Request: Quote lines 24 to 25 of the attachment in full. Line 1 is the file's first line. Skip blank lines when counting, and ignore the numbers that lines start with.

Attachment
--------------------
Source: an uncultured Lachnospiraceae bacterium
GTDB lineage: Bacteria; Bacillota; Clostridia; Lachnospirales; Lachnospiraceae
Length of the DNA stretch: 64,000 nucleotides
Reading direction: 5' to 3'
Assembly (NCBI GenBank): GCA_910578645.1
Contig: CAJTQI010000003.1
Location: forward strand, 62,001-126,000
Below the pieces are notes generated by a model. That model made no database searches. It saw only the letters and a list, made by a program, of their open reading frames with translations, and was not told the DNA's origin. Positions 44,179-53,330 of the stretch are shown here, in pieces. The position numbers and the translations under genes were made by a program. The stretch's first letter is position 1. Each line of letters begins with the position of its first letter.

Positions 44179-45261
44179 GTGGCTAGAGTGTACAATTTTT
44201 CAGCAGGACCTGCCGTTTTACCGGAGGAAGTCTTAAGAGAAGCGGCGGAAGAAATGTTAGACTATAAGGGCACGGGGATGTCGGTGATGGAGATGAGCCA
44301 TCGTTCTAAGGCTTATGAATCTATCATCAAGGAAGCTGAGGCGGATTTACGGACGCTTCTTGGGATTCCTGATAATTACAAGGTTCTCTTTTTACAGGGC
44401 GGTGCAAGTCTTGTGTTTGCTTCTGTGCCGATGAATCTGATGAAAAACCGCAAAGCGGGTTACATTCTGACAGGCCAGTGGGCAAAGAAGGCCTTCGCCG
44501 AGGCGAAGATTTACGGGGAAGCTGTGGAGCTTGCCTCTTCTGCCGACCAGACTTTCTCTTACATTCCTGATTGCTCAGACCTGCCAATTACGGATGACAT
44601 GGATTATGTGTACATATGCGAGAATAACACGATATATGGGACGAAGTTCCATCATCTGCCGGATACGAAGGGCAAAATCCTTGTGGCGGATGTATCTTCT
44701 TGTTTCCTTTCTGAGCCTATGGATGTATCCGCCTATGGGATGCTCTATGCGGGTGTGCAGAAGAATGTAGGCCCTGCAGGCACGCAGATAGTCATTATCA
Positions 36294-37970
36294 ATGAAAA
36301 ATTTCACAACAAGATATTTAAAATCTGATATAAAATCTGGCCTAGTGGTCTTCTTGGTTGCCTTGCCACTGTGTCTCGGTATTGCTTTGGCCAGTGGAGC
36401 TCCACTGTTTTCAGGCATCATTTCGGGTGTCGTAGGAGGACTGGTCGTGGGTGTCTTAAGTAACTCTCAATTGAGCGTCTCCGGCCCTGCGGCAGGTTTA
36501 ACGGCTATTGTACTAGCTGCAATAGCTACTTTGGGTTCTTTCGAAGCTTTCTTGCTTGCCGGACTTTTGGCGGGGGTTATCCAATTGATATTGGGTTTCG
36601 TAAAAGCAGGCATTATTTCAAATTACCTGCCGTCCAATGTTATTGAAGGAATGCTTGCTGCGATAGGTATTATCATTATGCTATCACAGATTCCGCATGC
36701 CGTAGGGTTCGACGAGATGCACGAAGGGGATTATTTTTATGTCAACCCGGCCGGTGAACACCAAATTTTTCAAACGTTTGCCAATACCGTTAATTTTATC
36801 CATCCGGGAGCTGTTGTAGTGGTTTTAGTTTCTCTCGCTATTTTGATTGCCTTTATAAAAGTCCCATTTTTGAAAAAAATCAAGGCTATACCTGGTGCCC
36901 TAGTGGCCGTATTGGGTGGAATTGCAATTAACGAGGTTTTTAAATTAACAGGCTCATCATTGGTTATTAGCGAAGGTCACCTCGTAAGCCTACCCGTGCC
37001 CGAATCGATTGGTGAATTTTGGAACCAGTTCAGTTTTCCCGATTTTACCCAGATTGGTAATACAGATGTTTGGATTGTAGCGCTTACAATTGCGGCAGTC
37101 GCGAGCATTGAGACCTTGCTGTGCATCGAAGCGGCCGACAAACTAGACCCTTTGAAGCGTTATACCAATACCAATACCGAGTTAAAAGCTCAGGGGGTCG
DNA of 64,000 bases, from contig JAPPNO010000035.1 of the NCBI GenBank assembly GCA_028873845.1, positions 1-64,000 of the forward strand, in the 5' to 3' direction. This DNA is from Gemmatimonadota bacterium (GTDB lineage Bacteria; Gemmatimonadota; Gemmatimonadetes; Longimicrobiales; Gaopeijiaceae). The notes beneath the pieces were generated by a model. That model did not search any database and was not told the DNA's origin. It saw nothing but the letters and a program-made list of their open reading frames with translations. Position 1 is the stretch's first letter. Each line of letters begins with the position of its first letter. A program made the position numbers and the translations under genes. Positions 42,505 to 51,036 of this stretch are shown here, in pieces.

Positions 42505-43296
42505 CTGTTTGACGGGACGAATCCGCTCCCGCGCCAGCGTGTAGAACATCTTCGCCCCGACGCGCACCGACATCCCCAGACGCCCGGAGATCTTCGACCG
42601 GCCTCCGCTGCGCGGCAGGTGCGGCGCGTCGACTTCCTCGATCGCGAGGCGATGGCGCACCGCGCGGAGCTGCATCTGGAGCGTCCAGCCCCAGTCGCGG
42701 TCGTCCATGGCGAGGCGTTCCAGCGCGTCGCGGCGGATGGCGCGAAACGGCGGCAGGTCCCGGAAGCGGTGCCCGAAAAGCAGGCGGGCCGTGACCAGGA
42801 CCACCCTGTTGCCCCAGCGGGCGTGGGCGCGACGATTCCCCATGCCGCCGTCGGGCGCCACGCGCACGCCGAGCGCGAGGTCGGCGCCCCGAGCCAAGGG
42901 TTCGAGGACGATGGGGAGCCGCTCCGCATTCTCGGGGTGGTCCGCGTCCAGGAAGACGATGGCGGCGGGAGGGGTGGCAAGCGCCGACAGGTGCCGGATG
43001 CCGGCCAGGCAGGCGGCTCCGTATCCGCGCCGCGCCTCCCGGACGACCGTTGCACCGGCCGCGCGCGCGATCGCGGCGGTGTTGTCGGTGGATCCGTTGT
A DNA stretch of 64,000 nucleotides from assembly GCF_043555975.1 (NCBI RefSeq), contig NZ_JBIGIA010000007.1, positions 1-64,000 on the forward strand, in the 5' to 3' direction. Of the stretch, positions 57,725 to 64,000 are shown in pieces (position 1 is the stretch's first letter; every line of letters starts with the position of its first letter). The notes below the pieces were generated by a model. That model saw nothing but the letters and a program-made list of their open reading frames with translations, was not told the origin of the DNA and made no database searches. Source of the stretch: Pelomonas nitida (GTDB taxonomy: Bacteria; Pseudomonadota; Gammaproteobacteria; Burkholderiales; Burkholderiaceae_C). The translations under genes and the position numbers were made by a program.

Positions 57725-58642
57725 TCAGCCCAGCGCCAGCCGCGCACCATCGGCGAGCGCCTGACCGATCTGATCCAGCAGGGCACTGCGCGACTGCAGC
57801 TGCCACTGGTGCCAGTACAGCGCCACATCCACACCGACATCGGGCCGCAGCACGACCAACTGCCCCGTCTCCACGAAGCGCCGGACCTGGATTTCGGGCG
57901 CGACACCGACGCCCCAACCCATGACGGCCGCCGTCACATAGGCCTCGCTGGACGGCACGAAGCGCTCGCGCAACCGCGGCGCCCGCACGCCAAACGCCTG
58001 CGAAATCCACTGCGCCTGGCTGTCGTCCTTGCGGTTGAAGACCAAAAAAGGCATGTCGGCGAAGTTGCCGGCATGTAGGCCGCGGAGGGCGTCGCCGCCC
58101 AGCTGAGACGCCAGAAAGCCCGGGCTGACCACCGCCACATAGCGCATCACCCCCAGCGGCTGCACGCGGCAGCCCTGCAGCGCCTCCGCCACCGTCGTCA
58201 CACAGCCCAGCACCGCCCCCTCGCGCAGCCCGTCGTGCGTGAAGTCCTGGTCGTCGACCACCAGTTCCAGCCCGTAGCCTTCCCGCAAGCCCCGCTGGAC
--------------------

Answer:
36801 CATCCGGGAGCTGTTGTAGTGGTTTTAGTTTCTCTCGCTATTTTGATTGCCTTTATAAAAGTCCCATTTTTGAAAAAAATCAAGGCTATACCTGGTGCCC
36901 TAGTGGCCGTATTGGGTGGAATTGCAATTAACGAGGTTTTTAAATTAACAGGCTCATCATTGGTTATTAGCGAAGGTCACCTCGTAAGCCTACCCGTGCC